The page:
Few parents are prepared to cede custody and so parents must work together for the best interests of the children. This means a fair custody and visitation schedule where the children get to spend adequate time with both parents.
That can be challenging during such stressful times and couples sometimes end up in the Calgary courts, locked in custody disputes. However, child custody mediation reduces the likelihood of a judge needing to decide.
What is child custody mediation and how does it work?
What is child custody mediation?
Generally speaking, child custody mediation is a voluntary process, chosen by parents to avoid the stress and expense of a court trial. A trained and independent mediator is hired jointly in an attempt to facilitate an agreement between the disputing parties.
The mediator may be a family lawyer or another neutral third party trained in mediation. It’s important to point out that he or she has no authority to make decisions or judgements and can provide no legal advice to either party in the custody dispute.
The mediator can advise of the potential outcomes of decisions but acceptance or rejection of any proposed agreement is ultimately up to each parent to decide.
Learn More → How to Succeed with your Alberta Divorce Mediation
How do you prepare for child custody mediation?
The success or failure of mediation often depends on the approach of the disputing parties to the mediation sessions. Preparation is important and you should consider the following before commencing mediation:
- Do you need legal advice on your custody rights and responsibilities from a family lawyer before starting mediation?
- What are the ideal custody and visitation arrangements for you? Write them down in detail and consider which aspects you can be flexible with.
- Do you have the relevant documentation about your child, including medical records, report cards, child therapist reports, etc.?
You should approach mediation calmly and with an attitude of collaboration and compromise rather than confrontation — ready to listen and make some concessions. The focus must always be on what’s best for your children.
Steps in the child custody mediation process
Child custody mediation has no set time limits. The number of mediation sessions you require will depend on several factors — most notably how far apart you and your ex-partner are in your custody and visitation expectations and your willingness to collaborate for the best interests of your children.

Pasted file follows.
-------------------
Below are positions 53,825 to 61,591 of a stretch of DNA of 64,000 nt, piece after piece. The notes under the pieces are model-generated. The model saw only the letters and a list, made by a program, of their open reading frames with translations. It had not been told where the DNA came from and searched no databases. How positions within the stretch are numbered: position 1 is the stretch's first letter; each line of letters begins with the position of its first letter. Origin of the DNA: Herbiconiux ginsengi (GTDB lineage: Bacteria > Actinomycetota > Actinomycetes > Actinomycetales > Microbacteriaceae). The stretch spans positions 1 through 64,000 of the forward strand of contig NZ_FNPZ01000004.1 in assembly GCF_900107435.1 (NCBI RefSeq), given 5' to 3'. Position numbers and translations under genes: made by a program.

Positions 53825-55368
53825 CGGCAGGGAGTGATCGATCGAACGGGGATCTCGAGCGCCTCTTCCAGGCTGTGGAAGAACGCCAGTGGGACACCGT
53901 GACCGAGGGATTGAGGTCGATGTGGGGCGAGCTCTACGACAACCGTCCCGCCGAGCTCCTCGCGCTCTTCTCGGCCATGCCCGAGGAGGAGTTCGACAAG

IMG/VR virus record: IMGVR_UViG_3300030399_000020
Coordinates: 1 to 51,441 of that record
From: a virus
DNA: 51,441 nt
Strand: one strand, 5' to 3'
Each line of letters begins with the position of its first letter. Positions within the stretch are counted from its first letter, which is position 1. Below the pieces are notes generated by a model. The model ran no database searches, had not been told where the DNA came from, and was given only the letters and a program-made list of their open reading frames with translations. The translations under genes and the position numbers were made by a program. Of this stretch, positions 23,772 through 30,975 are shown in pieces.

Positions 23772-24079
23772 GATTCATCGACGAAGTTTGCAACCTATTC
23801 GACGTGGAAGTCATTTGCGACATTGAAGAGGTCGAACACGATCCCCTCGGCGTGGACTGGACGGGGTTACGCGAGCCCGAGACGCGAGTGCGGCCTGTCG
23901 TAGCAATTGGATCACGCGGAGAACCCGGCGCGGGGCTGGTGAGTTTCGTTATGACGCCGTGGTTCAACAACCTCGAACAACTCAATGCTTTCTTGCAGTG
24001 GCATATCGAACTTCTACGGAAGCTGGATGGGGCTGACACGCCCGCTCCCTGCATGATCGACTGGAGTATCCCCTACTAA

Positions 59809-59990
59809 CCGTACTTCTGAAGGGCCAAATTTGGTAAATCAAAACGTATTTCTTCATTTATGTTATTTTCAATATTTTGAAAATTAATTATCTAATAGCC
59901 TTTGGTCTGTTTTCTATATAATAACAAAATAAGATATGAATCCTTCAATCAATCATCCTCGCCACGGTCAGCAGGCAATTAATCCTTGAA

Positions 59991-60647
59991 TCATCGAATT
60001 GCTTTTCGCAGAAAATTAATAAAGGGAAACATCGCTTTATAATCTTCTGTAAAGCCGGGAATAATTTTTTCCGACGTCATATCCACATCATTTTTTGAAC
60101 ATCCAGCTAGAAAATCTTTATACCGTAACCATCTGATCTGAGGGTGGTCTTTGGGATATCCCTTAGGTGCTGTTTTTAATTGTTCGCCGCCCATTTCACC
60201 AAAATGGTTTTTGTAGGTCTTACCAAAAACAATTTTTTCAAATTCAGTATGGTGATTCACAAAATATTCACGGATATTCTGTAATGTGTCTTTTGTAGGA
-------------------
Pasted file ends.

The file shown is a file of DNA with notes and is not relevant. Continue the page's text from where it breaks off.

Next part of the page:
Generally, there are four steps in a successful child custody mediation process:
1. Introductory meeting
Firstly, the mediator will sit down with both parents (and your lawyers if you have hired them) and explain the rules about communication and confidentiality during the mediation process.
Both parties will be expected to agree and adhere to the rules.
2. Identification of the main issues
You’re in mediation to resolve contested issues. These issues must first be identified in full and categorized in order of priority if the process is to be successful.
Some issues may be pressing, like your child’s special health or educational requirements while other issues are less so.
3. Discussion of potential solutions
When potential solutions are discussed, an attitude of transparency and compromise with your ex is essential for success. There must be give and take.
Discuss what’s fair and listen to the other side, keeping your child’s best interests at the centre of all discussions and decisions.
4. Drafting and signing the custody agreement
If you resolve all of your custody issues in mediation, a child custody agreement can be drawn up by your mediator.
Before you and your ex-spouse sign and submit the agreement to the court, it’s important to review the contents carefully.
The experience and guidance of a family lawyer can be especially useful during this process because if you miss something important, it could have serious unintended consequences.
What are the most common issues discussed during custody mediation?
Each child custody case is unique but the same issues tend to arise again and again in such cases.
Most notably, these are:
- Where the children should live
- Whether there are any plans for either parent to remarry
- Whether there are any plans for either parent to relocate
- Custody changes in the event of relocation
- Visitation during holidays
- The children’s health, educational and social needs
- The children’s religious upbringing
- How to discipline the children consistently
- Child support
- Child care arrangements
- How to resolve any future disputes
Being prepared to discuss all of the above, if necessary, will increase the likelihood of successful child custody mediation.
What if mediation doesn’t work and you have to go to court?
Mediation may solve all, some or none of your outstanding child custody dispute issues.
Unless all issues are resolved in mediation, a court trial may still be required if the outstanding issues cannot be resolved by other means, such as arbitration.
The majority of cases are solved before trial, which is usually in the interests of both parents and children — it’s less stressful, less expensive, and less time-consuming.
However, sometimes, the only option left is for a judge to decide on matters like custody, parenting, and child support. Your family lawyer can advise you on your legal options and the processes involved in preparing for a trial.
At Jennings Family Law in Calgary, our lawyers can help you resolve even the most complex family law matters. Book a confidential case evaluation to get started.